Painting Julianna

by Elizabeth



                               

5M4B disclosure

Juliana’s life is a mess. Her husband Oliver has suddenly become a total jerk, separating her from her kids. She’s been estranged from her brother and father for years. Now she gets a call–her father’s had a motorcycle accident, and she finds out he has Altzheimer’s to boot, and has left instructions granting her power of attorney and mentioning the home which he’s chosen to go to, should the need arise.

She moves back to her childhood after her husband kicks her out. There she begins to uncover the past that up till now has been shrouded in mystery, the truth about her parents’ marriage, her mother’s mental illness, and her troubled girlhood. She discovers that her father is actually a brilliant painter who’s represented by a gallery in New York, something that has been kept completely hidden from her and her brother through the years. The paintings mysteriously appear in her life, and as she shows them to her father, the paintings come to life in strange and magical ways.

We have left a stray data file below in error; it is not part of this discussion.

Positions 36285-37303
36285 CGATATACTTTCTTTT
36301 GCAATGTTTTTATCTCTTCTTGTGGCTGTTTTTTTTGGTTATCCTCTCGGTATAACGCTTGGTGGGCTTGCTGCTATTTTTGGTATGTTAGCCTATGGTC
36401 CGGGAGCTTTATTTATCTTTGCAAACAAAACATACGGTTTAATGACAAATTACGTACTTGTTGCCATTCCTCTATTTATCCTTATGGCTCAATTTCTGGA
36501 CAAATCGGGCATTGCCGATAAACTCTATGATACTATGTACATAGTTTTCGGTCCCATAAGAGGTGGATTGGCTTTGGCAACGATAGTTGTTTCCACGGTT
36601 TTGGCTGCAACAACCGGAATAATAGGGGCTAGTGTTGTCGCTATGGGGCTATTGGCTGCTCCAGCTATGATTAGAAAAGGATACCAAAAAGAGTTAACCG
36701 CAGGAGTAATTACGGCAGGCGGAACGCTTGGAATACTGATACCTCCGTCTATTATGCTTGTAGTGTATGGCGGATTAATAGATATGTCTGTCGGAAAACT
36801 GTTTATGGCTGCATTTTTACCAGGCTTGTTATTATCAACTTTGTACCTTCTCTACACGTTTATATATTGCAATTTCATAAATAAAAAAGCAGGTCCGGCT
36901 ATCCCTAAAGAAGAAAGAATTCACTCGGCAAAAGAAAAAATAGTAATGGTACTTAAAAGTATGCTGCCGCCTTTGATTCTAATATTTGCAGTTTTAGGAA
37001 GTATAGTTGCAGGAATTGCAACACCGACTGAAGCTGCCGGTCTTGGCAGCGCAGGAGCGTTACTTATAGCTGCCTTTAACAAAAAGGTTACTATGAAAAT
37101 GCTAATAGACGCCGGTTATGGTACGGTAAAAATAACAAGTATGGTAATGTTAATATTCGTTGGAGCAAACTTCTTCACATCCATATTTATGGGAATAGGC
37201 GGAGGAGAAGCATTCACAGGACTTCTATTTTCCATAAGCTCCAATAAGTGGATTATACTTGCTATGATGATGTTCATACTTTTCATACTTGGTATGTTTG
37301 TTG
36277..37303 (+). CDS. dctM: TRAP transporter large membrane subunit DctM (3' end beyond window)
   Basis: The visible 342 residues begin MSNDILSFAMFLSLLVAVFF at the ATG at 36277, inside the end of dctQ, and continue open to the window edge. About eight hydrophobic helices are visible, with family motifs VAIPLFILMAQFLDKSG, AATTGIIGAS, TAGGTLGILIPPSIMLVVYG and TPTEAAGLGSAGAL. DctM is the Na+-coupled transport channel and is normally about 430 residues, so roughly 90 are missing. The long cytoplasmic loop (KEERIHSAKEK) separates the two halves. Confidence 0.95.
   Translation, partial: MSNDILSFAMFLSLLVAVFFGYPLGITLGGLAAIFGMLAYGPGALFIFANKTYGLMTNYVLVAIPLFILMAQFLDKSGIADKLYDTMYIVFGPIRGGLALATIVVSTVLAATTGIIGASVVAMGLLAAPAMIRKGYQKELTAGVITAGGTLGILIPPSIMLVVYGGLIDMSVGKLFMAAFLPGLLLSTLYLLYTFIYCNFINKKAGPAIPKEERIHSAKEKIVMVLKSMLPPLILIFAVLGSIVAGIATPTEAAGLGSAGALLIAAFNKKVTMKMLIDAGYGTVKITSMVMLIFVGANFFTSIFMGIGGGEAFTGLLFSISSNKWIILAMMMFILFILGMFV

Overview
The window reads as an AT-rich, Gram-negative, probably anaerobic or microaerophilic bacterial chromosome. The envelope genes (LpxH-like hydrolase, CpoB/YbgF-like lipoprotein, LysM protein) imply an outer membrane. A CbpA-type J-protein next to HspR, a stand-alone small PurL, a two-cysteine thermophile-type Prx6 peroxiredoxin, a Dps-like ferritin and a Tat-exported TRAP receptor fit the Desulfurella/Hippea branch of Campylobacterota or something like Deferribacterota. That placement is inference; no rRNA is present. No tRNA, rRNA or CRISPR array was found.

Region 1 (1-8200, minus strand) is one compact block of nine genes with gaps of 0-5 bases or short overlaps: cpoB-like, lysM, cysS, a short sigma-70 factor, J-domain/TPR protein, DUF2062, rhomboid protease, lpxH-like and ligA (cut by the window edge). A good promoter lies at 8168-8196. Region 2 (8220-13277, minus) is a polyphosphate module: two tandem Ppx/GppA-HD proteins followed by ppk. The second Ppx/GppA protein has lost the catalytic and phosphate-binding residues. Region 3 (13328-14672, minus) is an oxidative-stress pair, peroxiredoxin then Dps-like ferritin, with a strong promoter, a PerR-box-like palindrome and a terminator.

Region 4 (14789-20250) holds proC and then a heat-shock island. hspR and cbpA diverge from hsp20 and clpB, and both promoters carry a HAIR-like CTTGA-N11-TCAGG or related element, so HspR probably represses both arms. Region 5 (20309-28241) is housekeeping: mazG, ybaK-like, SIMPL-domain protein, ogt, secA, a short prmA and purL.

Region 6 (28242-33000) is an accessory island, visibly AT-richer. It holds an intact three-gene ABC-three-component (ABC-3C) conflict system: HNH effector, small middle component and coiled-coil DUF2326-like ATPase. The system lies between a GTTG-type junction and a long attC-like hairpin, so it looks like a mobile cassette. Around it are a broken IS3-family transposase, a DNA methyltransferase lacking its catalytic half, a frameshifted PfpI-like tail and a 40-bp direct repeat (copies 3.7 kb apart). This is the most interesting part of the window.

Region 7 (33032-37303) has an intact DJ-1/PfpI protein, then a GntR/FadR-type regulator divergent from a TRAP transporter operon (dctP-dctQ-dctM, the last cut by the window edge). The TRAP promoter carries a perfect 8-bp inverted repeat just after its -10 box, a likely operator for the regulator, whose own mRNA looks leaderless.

Meanwhile, she finds herself having to sell her clothing, jewelry and car in order to survive and pay the bills. Her husband finds more and more creative ways to be a complete pig, and she feels like she’s losing her kids, boy-girl twins in the 8th grade. She reconciles with her brother as well, and begins to help him and his partner start a new business.

Painting Juliana felt to me like I had unearthed something with a lot of potential that was hidden underneath clingy, clay-caked soil. The basic plot line is good, and Martha Louise Hunter is a good writer, but this book really needs a good edit. The grammatical mistakes aren’t terrible, but bad enough to be distracting (sentence fragments, dangling modifiers, spelling mistakes).